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Thread: The mixed genetic origin of the first farmers of Europe

  1. #261
    Quote Originally Posted by davit View Post
    Nobody said all Q is related to PIE. Some subclasses of Q1a though yes. There's also plenty of non IE R1b like M73 and and V88 and some old subclades of R1a as well.
    Some are clearly confusing PIE with the IE group of languages ​​today. PIE refers to a limited group, the first and only native speaker of the original Indo-European language. Today's languages ​​included in the IE group belong to it solely due to the fact that they share a set of words occupied by the PIE and nothing more. These are different languages ​​by origin, different in structure, grammar and age, visible even today. They have literally nothing to do with PIE, neither in the past nor today and this is a constant.
    So I personally deeply doubt that even some R1a line has a direct connection with PIE. They were simply Indo-Europeanized quite late. And Q has nothing to do with the topic of IE languages. Pure isolates dragged from certain source migrations. The PIE is thought to have had contacts with Asia, so there is nothing inexplicable in its sporadic appearance in Europe.

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    Quote Originally Posted by Awale View Post
    Here is the bottom line:

    [LIST][*]Eurasians are characterized by the Eurasian bottleneck characterized by the "Main Eurasian" node here
    The "OoA" bottleneck was a contributing factor to Eurasian genetic structure but I don't think it's right to attribute all or even most of the Eurasian vs SSA genetic variance to the bottlenecking that seems to have occurred around 50-60 kya years ago. "Eurasians" are not some SSA Africans that got bottlenecked 50-60kya years ago, they were distinct from what would become anything resembling SSA long before the bottleneck. Multiple papers have dated the divergence between Eurasians and SSA to upwards of 100 kya or more. Some examples:

    https://www.biorxiv.org/content/10.1...06.01.127555v1

    https://genomebiology.biomedcentral....059-019-1684-5


    Quote Originally Posted by Awale View Post
    Africa is genetically very diverse and not some sort of genetic monolith. Some components seemed closer phylogenetically to Eurasians than to each other by far[*]But what all "SSA" (whatever you wish to call it) components share is that they clearly did not partake in the Eurasian bottleneck and they cluster off to the other side
    Some other people in this thread have already discussed the common node (y-DNA DE/E and mtDNA L3) linking Eurasians and Africans; what I think defines SSA as SSA are the non-CT, non-L3 lineages that all SSA have (not necessarily exactly in common) that Eurasians do not. I think all SSAs, whether they're Niger-Congoid, Nilo-Saharan, Pygmy HGs, San Bushmen derive at least 50% of their ancestry from non-CT, non-L3 lineages, and that side of their ancestry is what makes SSAs, SSA. Because ultimately those are the only lineages we can be 100% sure originated in Africa; if we take seriously the multiple estimates of Eurasian vs African divergence going back to 100 kya than by definition that puts CT and L3 more on the Eurasian side than it does the African. Because if Eurasians started separating from their nearest African kin that long ago, what other ancestral uniparental lineages could they possibly have other than CT and L3?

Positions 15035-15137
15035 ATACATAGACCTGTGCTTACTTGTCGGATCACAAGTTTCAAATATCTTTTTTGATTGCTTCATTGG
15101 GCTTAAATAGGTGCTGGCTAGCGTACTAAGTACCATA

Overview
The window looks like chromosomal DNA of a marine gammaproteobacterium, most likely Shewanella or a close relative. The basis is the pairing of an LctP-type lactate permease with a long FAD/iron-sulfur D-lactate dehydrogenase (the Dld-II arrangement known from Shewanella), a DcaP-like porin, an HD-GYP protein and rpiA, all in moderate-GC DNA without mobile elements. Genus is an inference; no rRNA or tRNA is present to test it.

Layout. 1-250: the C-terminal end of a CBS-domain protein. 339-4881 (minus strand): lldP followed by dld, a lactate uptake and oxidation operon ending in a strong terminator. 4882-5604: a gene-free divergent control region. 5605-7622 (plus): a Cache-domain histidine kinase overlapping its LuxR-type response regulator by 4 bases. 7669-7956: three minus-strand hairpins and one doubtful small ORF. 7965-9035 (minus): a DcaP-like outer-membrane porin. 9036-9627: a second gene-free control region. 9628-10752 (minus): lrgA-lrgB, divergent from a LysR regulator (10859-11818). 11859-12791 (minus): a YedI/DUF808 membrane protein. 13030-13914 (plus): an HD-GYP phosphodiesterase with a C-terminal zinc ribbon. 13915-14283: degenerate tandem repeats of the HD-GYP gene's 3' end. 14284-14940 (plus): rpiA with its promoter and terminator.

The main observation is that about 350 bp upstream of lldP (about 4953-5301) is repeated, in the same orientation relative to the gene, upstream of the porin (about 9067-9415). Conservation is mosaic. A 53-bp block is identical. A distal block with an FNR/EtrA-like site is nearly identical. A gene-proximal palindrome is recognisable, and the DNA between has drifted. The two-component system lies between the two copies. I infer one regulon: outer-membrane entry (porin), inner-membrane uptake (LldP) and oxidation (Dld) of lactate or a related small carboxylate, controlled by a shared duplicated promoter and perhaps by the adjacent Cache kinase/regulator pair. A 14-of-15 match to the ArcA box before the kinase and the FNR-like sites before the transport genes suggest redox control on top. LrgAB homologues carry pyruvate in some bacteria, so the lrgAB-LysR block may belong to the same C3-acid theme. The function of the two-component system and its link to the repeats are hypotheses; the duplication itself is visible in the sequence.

I also think people exaggerate the great internal diversity of Africans - yes, the HG groups like San and Pygmies definitely seem pretty diverged from all other human groups, but the overwhelming majority of Africans are not HGs but either Niger-Congoid or Nilo-Saharan speakers and these two groups don't seem to be radically diverged from each other. This study dates the divergence between NC and NS speakers to as recently as 28 kya for example:

    https://genomebiology.biomedcentral....059-019-1679-2

    That said, nothing about internal African phylogeny is really that clear right now. I think it's mix of not having enough aDNA from Africa and probably the current SNPs panels that are standard not really being optimized to capture African variation.

    Quote Originally Posted by Awale View Post
    Are you suggesting that E-M35 entered the region with their Dzudzuana-related side? That doesn't make much sense. I think it seems likely that the pre-ANE & North-African admixture Y-DNA profile of West-Asia were lineages like G, J, T and L, no? E-M35 in these guys is likely owed to their ANA ancestry which then syncs fairly well with their autosomes. ANA Y-DNA and Eurasian mtDNA. I think ANAs probably had a lot to do with Y-DNA E. Can't be a coincidence that Mota who seems more closely related to whatever ANA might be than other "SSA" components was E-Y175024 which is a subclade of E-P177 just like E-M215, the ancestor of E-M35. And the split between E and D happened a long time ago. Around 65,000ybp which may very well fit with how, in terms of auDNA, ANA seems close to Eurasians compared to other non-Eurasian components. Am I missing something here?
    I didn't mean to insinute that E-M35 was owed to the Dzudzuana side of IBM's ancestry, I was just trying to articulate that I found the connection of ANA to some diverged 70 kya+ population to be suspect. I think it's definitely fair to link E-M35 to ANA, but I think if you do that it doesn't make sense to carry on that IBM is really around 50% ANA for the reasons I outlined in my most recent response to Keneki20, whatever the formal stats might say. I think there's a "there" with ANA, but I don't think it's really as high in IBM as the current models suggest.
    Last edited by TuaMan; 12-01-2020 at 05:51 AM.

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    Quote Originally Posted by TuaMan View Post
    Mnemonics, if you don't mind one more request, does Morocco_EN (IAM) need additional Levantine input in order to be successfully modeled in qpAdm? Or do they basically just look like unadmixed IBM descendants?
    They don't seem to require anything more than Iberomaurusian as the single source.